trucks with a 10,000-pound or lighter GVWR can have
30inch-tall bumpers up front and 31 in back.
can't lift the body from the chassis more than 3 inches.
In terms of bumper height, a 4,500-pound GVWR or less and
your front bumper can't go higher than 24 inches, and the
rear must be no more than 26 inches. GVWRs between
4,501 and 7,500 mean 27 inches at the front and 29 at the
rear. Finally, if your truck is between 7,501 and
9,000, the allowable altering is 28 and 30 inches.
put, that bumper needs to stay within 3 inches of the
factory height. Keep those headlights at 54 inches
while you're at it.
been told that Iowa has repealed requirements concerning
lifted 4x4s. For now, that means the general height,
weight, and width requirements that apply to all other
vehicles in the state apply to your four-by.
Translation: The height cannot exceed 13 feet 6 inches, and
the width can't go beyond 8 feet.
aren't laws specifically about the suspension, but rather
about headlight, taillamp, and reflectors. Headlights
should be no higher than 54 inches (no lower than 24
inches), and the taillamps can't reach higher than 72 inches
(or below 15). Reflectors must be present front and
rear (out back they can be incorporated into the light or
stand alone) and can't be higher than 60 inches or lower
there are no restrictions in terms of bumper height.
The Kentucky General Assembly has addressed the issue before
but, lo and behold, no one could agree on anything.
Just keep it at what most mortals would call safe.
a headlight state. No matter what kind of motor
vehicle you drive, the lights can't be higher than 54
inches. Alter the suspension however you deem fit, as
long as the lights are up to code. FYI, foglights
can't be higher than 30 inches from the ground.
Don't even think about going higher than 54 inches.
However, keep in mind that the original suspension cannot be
"disconnected", but don't let that stop you from
bolting on heavy-duty shocks and overload springs.
Other need-to-knows: Don't remove or disconnect the ABS, and
the tires can be only two sizes larger than the
manufacturer's recommendation. Spring-shackle
extensions are also a no-no.
trucks or multipurpose vehicles with a GVWR of 10,000 pounds
or less can be taller than 28 inches. A truck beyond
10,000 pounds-but not more than 18,000 pounds-can go beyond
30 inches (you Excursion owners just made it into that first
grouping under the wire). Lift more than those 30, and
you'll be ticketed and/or given a Safety Equipment Repair
Order (SERO) to fix the violation.
out your calculator: The maximum allowable mechanical lift
(as well as what's acceptable in terms of bigger rubber) can
be determined by this formula:
Lift = Wheelbase
x Wheel Track
example, if you did that formula and came up with 2 inches,
then a 2-inch lift and a 2-inch increase in tire size is
allowable, equaling a total lift of 4 inches over stock.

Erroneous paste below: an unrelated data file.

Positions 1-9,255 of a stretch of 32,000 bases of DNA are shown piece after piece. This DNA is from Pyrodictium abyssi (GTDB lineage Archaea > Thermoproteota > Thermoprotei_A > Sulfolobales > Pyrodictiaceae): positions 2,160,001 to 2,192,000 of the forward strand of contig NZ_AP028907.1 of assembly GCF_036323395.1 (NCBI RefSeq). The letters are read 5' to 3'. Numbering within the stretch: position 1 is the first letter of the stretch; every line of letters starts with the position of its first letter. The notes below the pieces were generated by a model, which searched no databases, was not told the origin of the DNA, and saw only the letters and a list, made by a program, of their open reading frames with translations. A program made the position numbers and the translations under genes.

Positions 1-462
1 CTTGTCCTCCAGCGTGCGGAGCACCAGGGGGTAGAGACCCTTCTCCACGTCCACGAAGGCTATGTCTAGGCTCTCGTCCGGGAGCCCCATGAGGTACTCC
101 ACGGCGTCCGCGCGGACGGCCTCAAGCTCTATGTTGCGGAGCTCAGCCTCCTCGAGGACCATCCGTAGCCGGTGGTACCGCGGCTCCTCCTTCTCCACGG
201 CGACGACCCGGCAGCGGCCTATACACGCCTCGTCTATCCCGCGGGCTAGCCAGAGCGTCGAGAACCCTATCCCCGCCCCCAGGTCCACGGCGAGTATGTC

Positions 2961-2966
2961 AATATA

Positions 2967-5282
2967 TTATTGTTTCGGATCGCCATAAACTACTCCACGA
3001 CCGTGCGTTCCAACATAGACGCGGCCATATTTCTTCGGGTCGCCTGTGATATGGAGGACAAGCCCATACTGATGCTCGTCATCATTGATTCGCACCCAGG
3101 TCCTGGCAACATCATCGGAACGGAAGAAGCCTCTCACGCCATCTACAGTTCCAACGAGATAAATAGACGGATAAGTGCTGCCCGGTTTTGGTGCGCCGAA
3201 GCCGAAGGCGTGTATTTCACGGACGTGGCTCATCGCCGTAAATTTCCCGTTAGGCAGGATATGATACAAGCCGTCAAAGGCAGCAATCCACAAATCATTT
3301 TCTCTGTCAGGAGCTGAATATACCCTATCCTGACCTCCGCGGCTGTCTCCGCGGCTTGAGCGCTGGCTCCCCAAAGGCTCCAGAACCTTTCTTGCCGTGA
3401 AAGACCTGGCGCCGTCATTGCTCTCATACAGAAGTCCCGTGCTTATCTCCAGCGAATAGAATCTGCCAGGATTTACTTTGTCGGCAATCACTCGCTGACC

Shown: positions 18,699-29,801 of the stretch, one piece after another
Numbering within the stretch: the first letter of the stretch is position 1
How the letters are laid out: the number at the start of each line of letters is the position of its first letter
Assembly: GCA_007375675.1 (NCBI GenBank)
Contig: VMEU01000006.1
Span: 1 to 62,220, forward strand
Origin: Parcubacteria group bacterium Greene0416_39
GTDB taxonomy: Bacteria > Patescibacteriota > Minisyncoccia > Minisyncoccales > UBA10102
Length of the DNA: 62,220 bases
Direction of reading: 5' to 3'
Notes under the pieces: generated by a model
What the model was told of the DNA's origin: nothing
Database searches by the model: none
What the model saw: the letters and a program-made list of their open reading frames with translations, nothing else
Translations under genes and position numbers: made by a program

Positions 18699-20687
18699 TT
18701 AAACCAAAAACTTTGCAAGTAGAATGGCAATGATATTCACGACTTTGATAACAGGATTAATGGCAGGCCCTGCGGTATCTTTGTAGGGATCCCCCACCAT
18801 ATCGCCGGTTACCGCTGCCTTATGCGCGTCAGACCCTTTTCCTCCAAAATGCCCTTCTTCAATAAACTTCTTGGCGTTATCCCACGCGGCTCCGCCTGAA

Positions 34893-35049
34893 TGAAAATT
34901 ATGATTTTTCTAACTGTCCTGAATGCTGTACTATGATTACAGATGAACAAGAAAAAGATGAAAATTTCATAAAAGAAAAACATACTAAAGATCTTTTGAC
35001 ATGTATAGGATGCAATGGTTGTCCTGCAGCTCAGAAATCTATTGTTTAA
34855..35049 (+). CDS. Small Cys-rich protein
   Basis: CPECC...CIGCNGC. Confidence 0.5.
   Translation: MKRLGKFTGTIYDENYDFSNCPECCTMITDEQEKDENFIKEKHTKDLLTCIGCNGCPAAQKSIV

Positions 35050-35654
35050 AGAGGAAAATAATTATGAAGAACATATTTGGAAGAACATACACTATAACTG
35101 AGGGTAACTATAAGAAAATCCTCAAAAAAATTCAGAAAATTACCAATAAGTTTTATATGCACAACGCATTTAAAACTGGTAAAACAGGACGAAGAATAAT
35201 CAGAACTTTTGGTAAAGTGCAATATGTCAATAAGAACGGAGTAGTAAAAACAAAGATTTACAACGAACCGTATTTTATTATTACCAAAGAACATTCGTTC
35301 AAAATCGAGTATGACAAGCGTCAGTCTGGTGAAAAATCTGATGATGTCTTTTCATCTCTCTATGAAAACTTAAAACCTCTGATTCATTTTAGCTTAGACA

blocks between the front axle and springs, or lift blocks
that exceed 4 inches in height between the rear axle and
springs, are not allowed. Shackle replacements cannot
exceed the OE length by more than 2 inches, and ixnay on the
coil-spring spacers. In terms of acceptable height,
less than 4,501 GVWR, and your frame height cannot exceed 24
inches, and the bumper height can't go beyond 26 inches.
For GVWRs between 4,501 and 7,500, those numbers are 24 and
28 inches. For 7,501- to 10,000-pound vehicles, keep
the height at 26 and 30 inches.
maximum legal height for bumpers is 25 inches from the
bottom of the bumper to the ground. If you attach
something to the bumper to make it conform to the legal
height, it must be just as strong as the factory bumper or
meet SAE standards. Simply bolting on pieces of wood
or metal isn't gonna cut it, folks. If you slap on a
lift kit, you might actually be required to register your
truck as a "reconstructed" vehicle, and that would
mean you'll have to pay an additional road-use tax and need
an inspection where a new VIN would be applied.
vehicle can be modified in any way that will put it over the
state's 8-inch total-lift limit, and the maximum suspension
lift front and rear is 6 inches (so make sure your big tires
won't be over the limit if you raise the suspension that
another state that uses the GVWR as the bumper-height
guideline. For vehicles 4,500 pounds and under, the
front bumper can't be taller than 24 inches and the rear
must see no more than 26 inches. For 4,501 to 7,500
pounds, it's 27 inches front and 29 rear, and for 7,501 to
9,000 pounds, it's 28 and 30 inches.
laws here, but your truck will need to meet the lighting
requirement, which is that headlights are no higher than 72
inches or lower than 15 inches.
aren't any specific laws concerning lift kits, but mudflaps
get all the attention. They must block the entire width of
cut to the chase: The bumper height, be it front or rear,
cannot go beyond 24 inches.
vehicle's height (and we're talking loaded too) may be